Hi George, At our hospital lab we currently run manual FDPs (Thrombo-Wellcotest) andquantitative D-dimers on the Diagnostica Stago Evolution. We have been trying to come up with justification for eliminating the FDP testing, but our main road block seems to be that quantitative D-dimers are always elevated in pregnancy, especially 3rd trimester, and there are no normal ranges available for pregnant women.
Our OB physicians are not comfortable changing over to D-dimer testing for their high risk OB patients with disseminated intravascular coagulation (DIC) or potential DIC. Do you have any information I could give these physicians on how to interpret D-dimer results in pregnant patients, and/or how to convince them that D-dimer is the preferred test over FDP?
Hello, and thank you for your question. For help I turned to my colleague, Dave McGlasson, who provided me with several articles about D-dimer concentrations in pregnancy. The best is Kline JA, Williams GW, Hernandez-Nino J. D-dimer concentrations in normal pregnancy: new diagnostic thresholds are needed. Clin Chem 2005;51: 825-9. This article clearly illustrates the rise of D-dimer concentrations during pregnancy to approximately 500 to 1800 mcg/L (95% confidence interval), but does not provide sufficient power to establish reference intervals.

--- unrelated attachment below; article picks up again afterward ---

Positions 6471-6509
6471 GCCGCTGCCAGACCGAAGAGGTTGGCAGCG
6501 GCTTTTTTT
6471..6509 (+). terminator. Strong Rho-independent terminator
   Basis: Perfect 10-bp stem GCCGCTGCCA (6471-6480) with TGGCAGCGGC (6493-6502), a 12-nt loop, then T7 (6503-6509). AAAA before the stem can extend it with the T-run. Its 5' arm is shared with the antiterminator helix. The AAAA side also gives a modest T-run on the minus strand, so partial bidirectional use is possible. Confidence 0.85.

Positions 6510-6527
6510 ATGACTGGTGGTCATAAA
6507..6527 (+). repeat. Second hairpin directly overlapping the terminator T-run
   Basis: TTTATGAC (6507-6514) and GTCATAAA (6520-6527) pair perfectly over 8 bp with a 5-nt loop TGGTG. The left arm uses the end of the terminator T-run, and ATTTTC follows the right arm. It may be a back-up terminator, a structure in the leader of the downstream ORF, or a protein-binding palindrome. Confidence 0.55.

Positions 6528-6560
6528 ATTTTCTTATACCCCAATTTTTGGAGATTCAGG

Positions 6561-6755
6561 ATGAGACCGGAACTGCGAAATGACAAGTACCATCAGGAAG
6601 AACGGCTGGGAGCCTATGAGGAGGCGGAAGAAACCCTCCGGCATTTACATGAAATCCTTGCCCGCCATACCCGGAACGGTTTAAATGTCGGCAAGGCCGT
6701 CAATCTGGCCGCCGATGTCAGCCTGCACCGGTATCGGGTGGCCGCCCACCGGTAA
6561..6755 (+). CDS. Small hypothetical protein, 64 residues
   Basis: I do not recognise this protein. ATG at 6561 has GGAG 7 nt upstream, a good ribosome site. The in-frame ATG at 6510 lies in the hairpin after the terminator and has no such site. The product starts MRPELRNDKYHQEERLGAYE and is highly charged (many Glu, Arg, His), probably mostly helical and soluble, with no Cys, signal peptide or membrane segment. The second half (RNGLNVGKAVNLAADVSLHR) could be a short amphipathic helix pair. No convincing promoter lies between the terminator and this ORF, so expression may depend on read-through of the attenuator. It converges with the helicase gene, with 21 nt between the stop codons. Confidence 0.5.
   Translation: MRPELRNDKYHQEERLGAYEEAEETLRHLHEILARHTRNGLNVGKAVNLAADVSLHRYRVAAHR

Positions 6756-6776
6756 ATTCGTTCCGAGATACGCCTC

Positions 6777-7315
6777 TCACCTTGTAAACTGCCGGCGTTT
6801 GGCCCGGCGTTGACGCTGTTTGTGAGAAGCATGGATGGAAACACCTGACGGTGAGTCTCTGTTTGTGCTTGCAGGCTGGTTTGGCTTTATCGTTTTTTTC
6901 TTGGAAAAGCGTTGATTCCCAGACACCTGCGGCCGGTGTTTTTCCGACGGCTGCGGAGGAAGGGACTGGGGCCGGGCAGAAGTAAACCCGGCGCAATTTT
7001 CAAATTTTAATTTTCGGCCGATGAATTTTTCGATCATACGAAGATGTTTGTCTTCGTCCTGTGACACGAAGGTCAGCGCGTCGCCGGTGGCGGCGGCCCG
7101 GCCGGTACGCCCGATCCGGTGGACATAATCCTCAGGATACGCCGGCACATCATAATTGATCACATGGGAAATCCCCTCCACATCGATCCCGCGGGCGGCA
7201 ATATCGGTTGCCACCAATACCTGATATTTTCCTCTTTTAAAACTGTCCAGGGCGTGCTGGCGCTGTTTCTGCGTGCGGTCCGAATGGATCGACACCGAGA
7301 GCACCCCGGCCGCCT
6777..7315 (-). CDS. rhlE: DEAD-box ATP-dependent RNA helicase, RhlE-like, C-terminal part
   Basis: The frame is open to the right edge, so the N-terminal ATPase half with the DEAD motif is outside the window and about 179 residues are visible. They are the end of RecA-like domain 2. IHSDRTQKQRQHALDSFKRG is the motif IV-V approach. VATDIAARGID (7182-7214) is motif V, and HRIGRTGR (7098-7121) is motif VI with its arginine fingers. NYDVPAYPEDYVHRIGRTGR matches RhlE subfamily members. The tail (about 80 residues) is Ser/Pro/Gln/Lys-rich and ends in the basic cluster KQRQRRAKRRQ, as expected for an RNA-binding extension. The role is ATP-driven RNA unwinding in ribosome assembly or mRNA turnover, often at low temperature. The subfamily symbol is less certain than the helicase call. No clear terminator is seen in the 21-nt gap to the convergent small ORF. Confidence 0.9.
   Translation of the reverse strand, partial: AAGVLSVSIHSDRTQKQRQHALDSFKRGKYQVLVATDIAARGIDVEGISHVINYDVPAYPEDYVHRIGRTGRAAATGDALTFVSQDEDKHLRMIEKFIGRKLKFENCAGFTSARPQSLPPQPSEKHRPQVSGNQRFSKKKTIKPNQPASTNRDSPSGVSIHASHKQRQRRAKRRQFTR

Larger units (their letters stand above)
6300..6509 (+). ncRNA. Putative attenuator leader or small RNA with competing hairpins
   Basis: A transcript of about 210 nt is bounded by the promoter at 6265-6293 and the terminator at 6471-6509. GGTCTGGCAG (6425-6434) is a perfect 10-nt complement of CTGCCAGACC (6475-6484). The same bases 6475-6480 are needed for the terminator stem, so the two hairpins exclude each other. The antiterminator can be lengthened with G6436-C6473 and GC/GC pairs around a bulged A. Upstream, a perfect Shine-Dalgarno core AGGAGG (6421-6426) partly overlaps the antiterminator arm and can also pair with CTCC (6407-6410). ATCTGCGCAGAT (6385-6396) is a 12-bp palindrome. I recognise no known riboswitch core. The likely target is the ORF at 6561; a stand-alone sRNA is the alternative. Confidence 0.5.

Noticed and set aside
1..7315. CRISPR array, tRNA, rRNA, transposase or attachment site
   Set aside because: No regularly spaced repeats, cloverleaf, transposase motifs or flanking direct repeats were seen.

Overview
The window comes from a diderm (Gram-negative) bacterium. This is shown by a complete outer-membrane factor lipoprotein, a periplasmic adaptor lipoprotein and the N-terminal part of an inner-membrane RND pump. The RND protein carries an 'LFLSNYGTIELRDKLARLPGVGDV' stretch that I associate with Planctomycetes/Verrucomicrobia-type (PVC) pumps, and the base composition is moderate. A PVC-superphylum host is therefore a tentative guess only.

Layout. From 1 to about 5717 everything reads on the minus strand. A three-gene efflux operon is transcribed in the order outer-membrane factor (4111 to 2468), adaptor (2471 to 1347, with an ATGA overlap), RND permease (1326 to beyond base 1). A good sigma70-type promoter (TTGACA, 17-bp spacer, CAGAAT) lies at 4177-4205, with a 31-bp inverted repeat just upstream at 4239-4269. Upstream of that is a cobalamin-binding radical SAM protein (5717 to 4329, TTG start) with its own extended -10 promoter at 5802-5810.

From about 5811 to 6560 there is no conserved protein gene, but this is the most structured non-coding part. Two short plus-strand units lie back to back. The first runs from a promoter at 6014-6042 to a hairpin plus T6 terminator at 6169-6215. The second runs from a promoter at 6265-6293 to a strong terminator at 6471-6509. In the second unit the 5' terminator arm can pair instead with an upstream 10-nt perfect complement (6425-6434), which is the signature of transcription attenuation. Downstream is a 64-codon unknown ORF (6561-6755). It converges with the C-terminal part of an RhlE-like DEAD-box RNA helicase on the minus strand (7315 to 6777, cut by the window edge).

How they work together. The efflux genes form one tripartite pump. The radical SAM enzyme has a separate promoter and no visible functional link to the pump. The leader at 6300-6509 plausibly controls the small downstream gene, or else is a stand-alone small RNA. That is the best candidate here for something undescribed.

However, there is a useful reference, Lehman CM, Wilson LW, Rodgers GM. Analytic validation and clinical evaluation of the STA LIATEST immunoturbidimetric D-Dimer assay for the diagnosis of disseminated intravascular coagulation. Am J Clin Pathol 2004;122: 1978-84 (attached below). Lehman uses receiver operatic characteristic (ROC) analysis to establish a D-dimer decision point, 8.2 mcg/mL (8200 mcg/L, area under the ROC curve 0.94) and compares it to prothrombin time (PT), partial thromboplastin time (PTT), and a semiquantitative manual D-dimer method.
Of course, your physicians know the DIC diagnosis is based on more than FDPs or the D-dimer, and should include thrombocytopenia, hypofibrinogenemia, prolonged PT and PTT, peripheral blood film schistocytes, and clinical evidence of microvascular hemorrhage or thrombosis. Nevertheless, the Lehman article illustrates just how sensitive the quantitative D-dimer is for DIC compared to the semiquantitative test, owing to its striking increase in acute disease.